This course will be a rigorous, detailed study of literature from a variety of time periods, cultures, and genres. Instruction will focus on analyzing the author’s craft, use of technique, literary styles, and structure. The complexity of the texts chosen will challenge students to develop their skills as thinkers by requiring them to synthesize multiple elements of a text to make connections between the text, themselves, and society.

Expressing these conclusions in a variety of formats, including written work and both individual and group presentations, will foster each student’s growth as a communicator. Works studied in semester one will examine the theme of racism; semester two works will examine narrative technique and themes in world literature.

Departmental approval required.

This course is required for is for I.B. Diploma Candidates


182 I.B. English 12            1 credit

Semester 1 of this course includes a detailed study of works by Shakespeare and other authors, using a variety of critical lenses such as New Critical, Feminist, and Psychological analysis. Semester 2 will focus on narrative structures in prose fiction. As in I.B. English 11, instruction will focus on analyzing the author’s craft, the use of technique, literary styles, and structure. The complexity of the texts chosen will challenge students to develop their skills as thinkers by requiring them to synthesize multiple elements of a text in order and make connections between the text, themselves, and society.

Expressing these conclusions in a variety of formats, including written work and both individual and group presentations, will foster each student’s growth as a communicator.

Departmental approval required.

This course is required for is for I.B. Diploma Candidates


144 World Literature        1 credit

Though we live in countries with borders, we are more intricately connected than ever in a world confronted by waves of dramatic changes: in cultures, languages, politics, economics, and spiritualities. Carroll seniors will need to be wise and agile in navigating these changes. They will read literature written in voices from around the world, voices that are different from their own, so as to understand and navigate these differences. Students will read literature from Africa, Asia, the Middle East, and the Americas, with an emphasis on change—and the traumas and triumphs it carries.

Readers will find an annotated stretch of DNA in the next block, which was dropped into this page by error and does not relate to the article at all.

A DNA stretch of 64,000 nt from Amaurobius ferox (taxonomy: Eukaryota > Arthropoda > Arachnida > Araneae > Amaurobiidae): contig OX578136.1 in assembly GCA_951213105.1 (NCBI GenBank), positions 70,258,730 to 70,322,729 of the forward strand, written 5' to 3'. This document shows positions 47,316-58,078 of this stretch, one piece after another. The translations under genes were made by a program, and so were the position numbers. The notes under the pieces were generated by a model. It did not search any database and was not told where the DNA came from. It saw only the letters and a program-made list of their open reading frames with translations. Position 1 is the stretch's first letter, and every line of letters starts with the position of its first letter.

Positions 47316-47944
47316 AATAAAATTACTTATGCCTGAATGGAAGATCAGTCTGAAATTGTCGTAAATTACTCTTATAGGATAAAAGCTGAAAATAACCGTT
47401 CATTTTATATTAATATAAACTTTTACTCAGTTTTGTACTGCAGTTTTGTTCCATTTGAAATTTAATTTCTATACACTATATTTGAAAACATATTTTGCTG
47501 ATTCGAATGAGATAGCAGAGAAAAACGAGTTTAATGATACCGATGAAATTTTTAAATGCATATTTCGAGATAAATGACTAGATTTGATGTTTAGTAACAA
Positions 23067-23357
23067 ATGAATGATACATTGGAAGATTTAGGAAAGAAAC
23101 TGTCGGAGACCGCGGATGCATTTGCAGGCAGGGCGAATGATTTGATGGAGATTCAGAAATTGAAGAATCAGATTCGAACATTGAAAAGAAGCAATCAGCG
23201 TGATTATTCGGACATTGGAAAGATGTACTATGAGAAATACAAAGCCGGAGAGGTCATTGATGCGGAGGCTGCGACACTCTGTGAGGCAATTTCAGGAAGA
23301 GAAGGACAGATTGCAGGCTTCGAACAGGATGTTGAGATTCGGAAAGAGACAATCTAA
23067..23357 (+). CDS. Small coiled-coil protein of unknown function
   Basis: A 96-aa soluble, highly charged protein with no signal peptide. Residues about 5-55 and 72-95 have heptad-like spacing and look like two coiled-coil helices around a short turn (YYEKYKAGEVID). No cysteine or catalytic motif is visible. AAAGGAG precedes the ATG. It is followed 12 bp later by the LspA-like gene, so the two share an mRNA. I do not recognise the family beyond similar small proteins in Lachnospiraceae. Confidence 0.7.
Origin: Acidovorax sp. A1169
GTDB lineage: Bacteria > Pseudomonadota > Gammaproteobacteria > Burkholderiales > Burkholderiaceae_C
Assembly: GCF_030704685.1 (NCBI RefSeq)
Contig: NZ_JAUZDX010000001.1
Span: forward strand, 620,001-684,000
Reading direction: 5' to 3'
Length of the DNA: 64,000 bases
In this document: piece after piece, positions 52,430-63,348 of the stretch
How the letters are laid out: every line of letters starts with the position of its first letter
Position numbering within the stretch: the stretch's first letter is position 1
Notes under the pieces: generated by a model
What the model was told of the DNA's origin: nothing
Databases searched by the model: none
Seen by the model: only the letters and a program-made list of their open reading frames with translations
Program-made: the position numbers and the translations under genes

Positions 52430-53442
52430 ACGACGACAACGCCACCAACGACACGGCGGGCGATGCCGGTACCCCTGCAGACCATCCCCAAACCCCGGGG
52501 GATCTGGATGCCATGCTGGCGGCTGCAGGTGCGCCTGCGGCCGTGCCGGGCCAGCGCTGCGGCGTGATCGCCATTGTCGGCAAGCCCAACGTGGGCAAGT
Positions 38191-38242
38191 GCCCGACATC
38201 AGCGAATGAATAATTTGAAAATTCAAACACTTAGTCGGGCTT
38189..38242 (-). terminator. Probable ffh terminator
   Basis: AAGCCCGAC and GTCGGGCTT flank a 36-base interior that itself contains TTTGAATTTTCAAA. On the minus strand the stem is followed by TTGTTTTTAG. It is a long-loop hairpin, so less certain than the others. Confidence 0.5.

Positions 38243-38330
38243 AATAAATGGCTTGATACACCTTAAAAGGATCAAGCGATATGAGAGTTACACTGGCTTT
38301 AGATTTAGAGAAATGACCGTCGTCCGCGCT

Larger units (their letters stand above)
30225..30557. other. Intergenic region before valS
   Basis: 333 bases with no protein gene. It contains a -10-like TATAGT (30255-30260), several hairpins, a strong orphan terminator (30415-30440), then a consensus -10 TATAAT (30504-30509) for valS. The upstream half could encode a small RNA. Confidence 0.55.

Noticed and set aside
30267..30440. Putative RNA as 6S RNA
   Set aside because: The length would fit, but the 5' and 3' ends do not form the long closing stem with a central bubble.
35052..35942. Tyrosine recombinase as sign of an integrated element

168 College Writing 1        ½ credit

The objective of this course is to prepare the college-bound student for the writing demands of colleges today. Organization, mechanics and methodology of expository composition will be covered in depth. Each student will be given the opportunity to strengthen his/her individual skills and to evaluate the work of others in the learning process.


174 College Writing 2        ½ credit

This course allows students who have completed College Writing to continue honing their essay writing skills in preparation for college.

Prerequisite: College Writing 1


171 Creative Writing 1        ½ credit

This course seeks to tap into the creative energies of students by engaging them in the writing of poetry, short stories, personal reflective writing, and autobiography. Students will be expected to write, to share their writing with the class, and to critique constructively the writing of others. The class will also seek to connect students with the world of publishing. Students will submit various pieces of their own writing for publication.


175 Creative Writing 2        ½ credit

This course allows students who have completed Creative Writing to continue deepening the craft of poetry or short story writing. These students will create a portfolio of their work, with an eye to publication and reading their work in public in the community.

Prerequisite: Creative Writing 1


178 Shakespeare            ½ credit

Through the reading, both as texts and through performances, and the viewing of performances and film adaptations, we will tackle the question "Is Shakespeare relevant?" and learn to love him for both his beautifully written texts and his brilliant examples of the core topics of love, loyalty, power, ambition, and so much more! Many things have changed since Shakespeare's time, but the feelings people have, their schemes and dreams, their thirst for power or love or both, and their essential goodness or badness has transcended time. Shakespeare captured so many  emotions, showed us how those emotions developed, and then demonstrated the (often tragic) results, and that's why he has the somewhat unique ability to have the audience (and readers) so wrapped up in what is happening that they are left amazed.